• Developing the interpersonal inventory (see below)
  • Establish problem area
  • Therapist discusses with the client the importance of engagement and reassures them recovery is possible

The Interpersonal Inventory can occur over multiple sessions and is a key ingredient in IPT. It is a timeline of events (both positive and negative) and in particular is interested in looking at times when the eating disorder symptoms were better or worse, and what was happening socially/relationally for the client at that time. 

In a nutshell, it explores the connection between interpersonal difficulties, trauma, and stressful life events, with the onset and maintenance of the eating disorder.

Phase two takes up the majority of the sessions, and is a practical, goal oriented phase, where each week the therapist discusses with the client how skilful and satisfied they feel in their significant relationships and social groups.

Rather than focusing on eating disorder symptoms, the focus is heavily on social and relational satisfaction, and how this exacerbates or minimises ED symptoms. 

Phase two will often include:

  • Goal setting
  • Identifying dissatisfaction in relationships
  • Skills to make and maintain friendships
  • Skills to improve relationships
  • Skills to cope with or reduce loneliness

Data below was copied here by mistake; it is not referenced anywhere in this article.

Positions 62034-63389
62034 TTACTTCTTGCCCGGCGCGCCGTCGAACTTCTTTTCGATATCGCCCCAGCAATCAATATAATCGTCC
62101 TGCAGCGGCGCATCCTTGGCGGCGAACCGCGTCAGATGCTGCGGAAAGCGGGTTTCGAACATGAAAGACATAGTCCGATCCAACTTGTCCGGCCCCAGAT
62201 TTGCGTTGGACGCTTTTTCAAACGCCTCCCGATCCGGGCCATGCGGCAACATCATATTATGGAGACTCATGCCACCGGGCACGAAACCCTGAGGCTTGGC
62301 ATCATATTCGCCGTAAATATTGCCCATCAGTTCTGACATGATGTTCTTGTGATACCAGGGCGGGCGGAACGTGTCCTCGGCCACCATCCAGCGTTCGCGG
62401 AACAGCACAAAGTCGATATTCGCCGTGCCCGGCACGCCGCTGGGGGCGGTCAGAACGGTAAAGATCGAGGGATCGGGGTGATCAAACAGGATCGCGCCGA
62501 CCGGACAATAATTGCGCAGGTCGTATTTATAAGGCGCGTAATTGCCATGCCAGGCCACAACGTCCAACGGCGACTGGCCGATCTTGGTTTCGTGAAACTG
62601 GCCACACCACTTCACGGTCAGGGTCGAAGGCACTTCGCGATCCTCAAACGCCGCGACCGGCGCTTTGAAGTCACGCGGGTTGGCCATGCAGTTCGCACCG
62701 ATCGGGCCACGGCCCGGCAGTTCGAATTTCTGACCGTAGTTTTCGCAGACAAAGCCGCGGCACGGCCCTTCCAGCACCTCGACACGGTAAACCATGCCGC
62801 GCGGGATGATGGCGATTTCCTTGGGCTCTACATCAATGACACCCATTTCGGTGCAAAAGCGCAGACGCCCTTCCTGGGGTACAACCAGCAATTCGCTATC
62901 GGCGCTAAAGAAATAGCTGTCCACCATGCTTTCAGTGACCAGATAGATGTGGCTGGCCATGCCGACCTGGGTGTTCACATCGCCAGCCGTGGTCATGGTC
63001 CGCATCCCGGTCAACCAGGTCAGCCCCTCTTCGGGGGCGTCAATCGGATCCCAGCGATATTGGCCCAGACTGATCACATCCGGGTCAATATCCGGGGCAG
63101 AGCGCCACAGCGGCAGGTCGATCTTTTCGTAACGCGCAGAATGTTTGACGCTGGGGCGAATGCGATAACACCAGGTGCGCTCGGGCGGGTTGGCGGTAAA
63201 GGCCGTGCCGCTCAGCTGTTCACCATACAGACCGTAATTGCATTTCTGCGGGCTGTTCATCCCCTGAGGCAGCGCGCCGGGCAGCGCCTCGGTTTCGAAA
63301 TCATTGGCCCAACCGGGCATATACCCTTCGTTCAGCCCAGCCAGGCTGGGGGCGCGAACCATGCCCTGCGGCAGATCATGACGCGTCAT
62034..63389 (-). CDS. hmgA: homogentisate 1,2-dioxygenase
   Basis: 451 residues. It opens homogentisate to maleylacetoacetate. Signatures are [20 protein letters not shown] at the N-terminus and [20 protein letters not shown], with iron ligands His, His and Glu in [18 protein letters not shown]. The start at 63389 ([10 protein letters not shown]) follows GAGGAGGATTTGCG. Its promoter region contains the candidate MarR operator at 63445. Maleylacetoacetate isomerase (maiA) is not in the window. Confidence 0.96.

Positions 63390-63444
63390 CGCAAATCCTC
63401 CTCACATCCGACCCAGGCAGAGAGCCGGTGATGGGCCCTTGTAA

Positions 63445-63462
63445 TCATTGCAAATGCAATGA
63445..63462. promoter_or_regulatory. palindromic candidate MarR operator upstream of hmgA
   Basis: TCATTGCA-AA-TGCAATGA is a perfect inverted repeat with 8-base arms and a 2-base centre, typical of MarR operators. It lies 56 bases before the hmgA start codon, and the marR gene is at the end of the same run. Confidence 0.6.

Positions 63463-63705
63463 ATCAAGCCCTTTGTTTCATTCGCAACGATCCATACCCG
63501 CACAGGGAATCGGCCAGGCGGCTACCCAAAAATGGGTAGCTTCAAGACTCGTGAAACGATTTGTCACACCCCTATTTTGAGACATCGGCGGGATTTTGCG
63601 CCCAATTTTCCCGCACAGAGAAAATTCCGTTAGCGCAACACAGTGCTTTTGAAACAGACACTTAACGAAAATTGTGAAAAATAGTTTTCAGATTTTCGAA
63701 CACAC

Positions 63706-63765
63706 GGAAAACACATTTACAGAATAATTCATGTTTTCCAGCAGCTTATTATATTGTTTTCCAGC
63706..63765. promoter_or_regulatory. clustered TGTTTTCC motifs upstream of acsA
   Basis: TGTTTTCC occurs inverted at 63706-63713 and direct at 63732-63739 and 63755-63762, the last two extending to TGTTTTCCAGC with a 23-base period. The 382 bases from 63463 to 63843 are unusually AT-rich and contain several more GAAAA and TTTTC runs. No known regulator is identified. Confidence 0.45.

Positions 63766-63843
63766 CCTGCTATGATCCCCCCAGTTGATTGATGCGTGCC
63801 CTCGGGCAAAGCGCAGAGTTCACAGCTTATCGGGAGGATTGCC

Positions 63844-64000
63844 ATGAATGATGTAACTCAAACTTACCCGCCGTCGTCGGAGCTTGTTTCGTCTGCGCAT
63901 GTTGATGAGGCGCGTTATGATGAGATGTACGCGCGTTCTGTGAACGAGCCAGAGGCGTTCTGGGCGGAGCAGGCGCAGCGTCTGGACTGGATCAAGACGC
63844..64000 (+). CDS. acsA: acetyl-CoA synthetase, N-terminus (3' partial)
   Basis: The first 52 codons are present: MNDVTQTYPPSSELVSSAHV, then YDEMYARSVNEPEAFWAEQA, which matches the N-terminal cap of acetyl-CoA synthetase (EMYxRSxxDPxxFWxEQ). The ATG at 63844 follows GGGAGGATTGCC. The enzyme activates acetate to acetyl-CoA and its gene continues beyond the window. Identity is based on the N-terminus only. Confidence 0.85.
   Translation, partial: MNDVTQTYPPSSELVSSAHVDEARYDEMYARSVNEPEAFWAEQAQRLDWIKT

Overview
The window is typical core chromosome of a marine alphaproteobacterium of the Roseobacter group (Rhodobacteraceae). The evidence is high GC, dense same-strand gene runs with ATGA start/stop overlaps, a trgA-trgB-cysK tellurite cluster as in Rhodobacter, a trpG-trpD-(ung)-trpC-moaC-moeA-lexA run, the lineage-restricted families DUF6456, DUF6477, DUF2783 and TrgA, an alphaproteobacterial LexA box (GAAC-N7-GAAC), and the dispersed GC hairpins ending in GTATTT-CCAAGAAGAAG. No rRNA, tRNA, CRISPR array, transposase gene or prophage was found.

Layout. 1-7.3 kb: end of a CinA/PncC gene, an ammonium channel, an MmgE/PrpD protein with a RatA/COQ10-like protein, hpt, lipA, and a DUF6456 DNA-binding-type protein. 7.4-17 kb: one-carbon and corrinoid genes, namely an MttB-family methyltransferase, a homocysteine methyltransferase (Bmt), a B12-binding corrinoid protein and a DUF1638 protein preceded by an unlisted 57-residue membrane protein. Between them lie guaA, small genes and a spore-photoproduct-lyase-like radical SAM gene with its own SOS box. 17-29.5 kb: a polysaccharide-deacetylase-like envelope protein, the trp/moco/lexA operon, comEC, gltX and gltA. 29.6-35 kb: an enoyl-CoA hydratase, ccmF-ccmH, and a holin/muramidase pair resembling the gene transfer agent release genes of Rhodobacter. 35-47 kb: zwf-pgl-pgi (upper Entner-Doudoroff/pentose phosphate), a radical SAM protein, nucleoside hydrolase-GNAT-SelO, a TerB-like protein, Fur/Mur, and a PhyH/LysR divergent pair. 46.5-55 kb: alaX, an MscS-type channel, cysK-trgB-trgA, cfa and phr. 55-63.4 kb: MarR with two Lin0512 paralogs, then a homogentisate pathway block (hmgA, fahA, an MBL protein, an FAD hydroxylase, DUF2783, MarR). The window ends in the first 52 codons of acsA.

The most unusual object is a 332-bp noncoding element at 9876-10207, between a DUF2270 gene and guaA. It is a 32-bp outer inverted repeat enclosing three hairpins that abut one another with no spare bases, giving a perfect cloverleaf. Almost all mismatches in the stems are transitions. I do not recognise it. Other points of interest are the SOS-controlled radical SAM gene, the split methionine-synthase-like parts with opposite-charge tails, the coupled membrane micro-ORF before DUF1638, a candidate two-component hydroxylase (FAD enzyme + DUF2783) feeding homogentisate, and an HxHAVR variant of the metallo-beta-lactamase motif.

• Work around accepting and tolerating difficult emotions
  • Identifying ways in which ED symptoms are connected to interpersonal difficulties 

During phase two the client is expected and encouraged to actively work on goals between sessions.

In phase three the therapist and client review the course of treatment, identify treatment gains, and future treatment needs. The next steps may be:

  • Finishing therapy
  • Maintenance treatment at reduced frequency
  • Moving to a new treatment model 

The IPT perspective is that if the ED symptoms haven’t significantly reduced, the treatment is to blame and not the client. The therapist may recommend alternative therapies, or may also identify interpersonal issues that have not been adequately addressed.

Strengths and Limitations


  • Time-limited
  • If IPT works as intended, then it can result in better relationships and improved social skills. This improves the clients quality of life in ways other than just reducing their ED symptoms 
  • It is evidence based
  • Is less complex than other therapies. IPT doesn’t involve trying to change thought patterns or distorted thinking – like cognitive behavioural therapy attempts to do. Instead, IPT adopts a less complex approach, and focuses on changing relationship patterns. For many people, this can be the driver behind their mental health problems
  • Is an approved treatment for Bulimia Nervosa (BN) and Binge Eating Disorder (BED) under Medicare’s Eating Disorder Plan (EDP)


  • IPT is purely focused on the present-day. While discussions about past relationship struggles will take place, the focus is very much on the “here and now”. While this won’t matter for some people, this is generally not a good for individuals with trauma
  • It requires active commitment. In order for IPT to truly work, a person needs to actively commit to the therapy, and be ready to put into practice what they learn. The problem is, that when someone is feeling very low, it can be difficult to commit to something like this.
  • It is not suited to severe and complex presentations, and tends to be more helpful for mild to moderate symptoms
  • The shorter timeline tends to not be a good fit for individuals with chronic conditions
  • It not an approved treatment for Anorexia Nervosa (AN) or Otherwise Specified Feeding and Eating Disorder (OSFED) under Medicare’s EDP